Andrew Lytle on Kristin Lavransdatter

I recently discovered that the last thing Andrew Lytle published before he died at the ripe ol’ age of 92 was a book entitled Kristin: A Reading by Andrew Lytle.  Naturally, he’s referring to the heroine of the medieval Norwegian saga: Kristin Lavransdatter.   This is exciting on several levels—mainly that Kristin seems to be Lytle’s favorite heroine (though a close tie with Emma Bovary), but also, there really is very little said about this trilogy.  As Curtsinger’s great love for Moby inspired him to publish a reading before his death, we can consider Kristin to be Lytle’s Moby.

If you had Fr. Maguire for American Lit, you can already appreciate this Southern Agrarian as the (courageous) author of “The Hero with the Private Parts”, a collection of literary essays where Lytle analyzes the private and public parts of some of literature’s greatest heroes.  Thomas Carlson, a former student of Lytle’s, writes in the Forward to Kristin that Lytle typically began his courses by telling his students: “Life is melodrama. Only art is real.”   From there, the students learned imaginative writing (Lytle didn’t believe in “creative” writing) through intense courses of reading the greatest works of literature.  Next to War and Peace, Lytle says: “Only one other story, Kristin Lavransdatter, allows the reader to experience so fully the variety and complexities of private and public action”.  Carlson elaborates:

Kristin Lavransdatter is that one special work of literature which in structure, characterization, and action peculiarly stimulates Andrew Lytle’s imagination and sympathy.  In its depiction of rural manners and mores and in its historical milieu, he clearly finds a close connection between the pre-industrial South and medieval Europe. “I know these people.  I grew up with them,” he once told a startled class before discussion of the novel began.

Lytle’s favorite heroines in literature contain what he calls, “a passionate and incorruptible heart”.  It is Kristin’s heart that he is concerned with because he sees it as one with “inordinate passion”, stubborn and disobedient, yet true and unchanging.  This reading is considered to be Lytle’s “most forceful defense of a passionate and incorruptible heart”.

So as not to spoil the saga or Lytle’s interpretation, I will simply reveal what grounds he’s working with and how his reading takes course from there—though I can hardly do it justice.  Kristin grew up in 14th century Norway where religious custom and the State were closely linked.  At this time, the world was not seen as it is today, as Lytle tells:  “Today we take the world as the end of all action, our reward or bane. To the Christians of Norway it was the ground for the drama of the soul, such means we hope to reach the perfectibility of man…”  In Kristin’s household, both the Christian customs and the Law were obeyed.  For Kristin and many people of the time, obedience was habitual.  The danger of obedience, Lytle explains, is that “it never occurred to authority that perpetual unthinking obedience for all would lead to an uninspired life and finally servility to power just or unjust, and in the end possible rebellion and damnation”.  The saga begins with Kristin’s childhood of habitual obedience but she never acquires the virtue on her own.  She is most always concerned with doing her own will, and this, once she “suffers love”,  is detrimental—though possibly sanctifying—to nearly everyone she encounters.  Lytle defends her “passionate and incorruptible heart” as well as that of Brother Edvin (the artist) and her husband Erlend (the Christian Chieftain).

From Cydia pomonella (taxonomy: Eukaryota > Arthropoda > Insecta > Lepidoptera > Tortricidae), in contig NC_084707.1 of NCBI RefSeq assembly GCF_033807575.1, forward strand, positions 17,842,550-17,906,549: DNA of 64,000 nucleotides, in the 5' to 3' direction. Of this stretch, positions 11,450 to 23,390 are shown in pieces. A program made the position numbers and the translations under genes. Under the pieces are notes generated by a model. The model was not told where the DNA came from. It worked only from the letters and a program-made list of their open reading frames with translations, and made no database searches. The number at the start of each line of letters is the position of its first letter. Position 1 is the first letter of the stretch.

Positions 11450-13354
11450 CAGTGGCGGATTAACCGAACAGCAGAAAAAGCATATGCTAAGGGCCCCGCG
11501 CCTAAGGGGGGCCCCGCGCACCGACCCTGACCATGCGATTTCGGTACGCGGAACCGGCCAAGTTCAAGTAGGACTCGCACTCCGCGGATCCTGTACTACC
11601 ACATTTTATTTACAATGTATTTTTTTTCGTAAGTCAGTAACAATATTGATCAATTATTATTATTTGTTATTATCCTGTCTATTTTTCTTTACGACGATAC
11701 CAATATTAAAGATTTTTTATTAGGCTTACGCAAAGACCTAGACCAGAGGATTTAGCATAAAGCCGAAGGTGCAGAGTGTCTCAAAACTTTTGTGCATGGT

Lytle’s book reads as if a student had recorded him speaking in class and transposed the audio into prose.  It is not a thorough argumentative analysis; it’s more of a meditation on life through the reality of the novel as art.  There are very few great teachers out there and even fewer who have taken the time to publish their profound insights.  Clearly, this publication is a treasure to us as students of life.

I’ll conclude this post as Carlson does his Forward to Kristin: A Reading by quoting a character in one of Lytle’s own novels, The Velvet Horn, who said: “Remember Jack Cropliegh who learned life by heart.  Learning is a surfeit. Let it spill.”

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One Response
  1. Buttercream says:

    That’s interesting that religion and the state were so connected in Sweden, I didn’t know that. It kind of reminds me of the utopia described at the very beginning of the “Brothers Karamazov” by Ivan, where wrongdoers are cut off both from the church and society. Personally I don’t think that’s the best arrangment, because virtue and a relationship with God are something that should be embraced freely, I think. You can certainly encourage those two things in society, but to punish their lack seems harsh on Dostoyevsky and Sweden’s part

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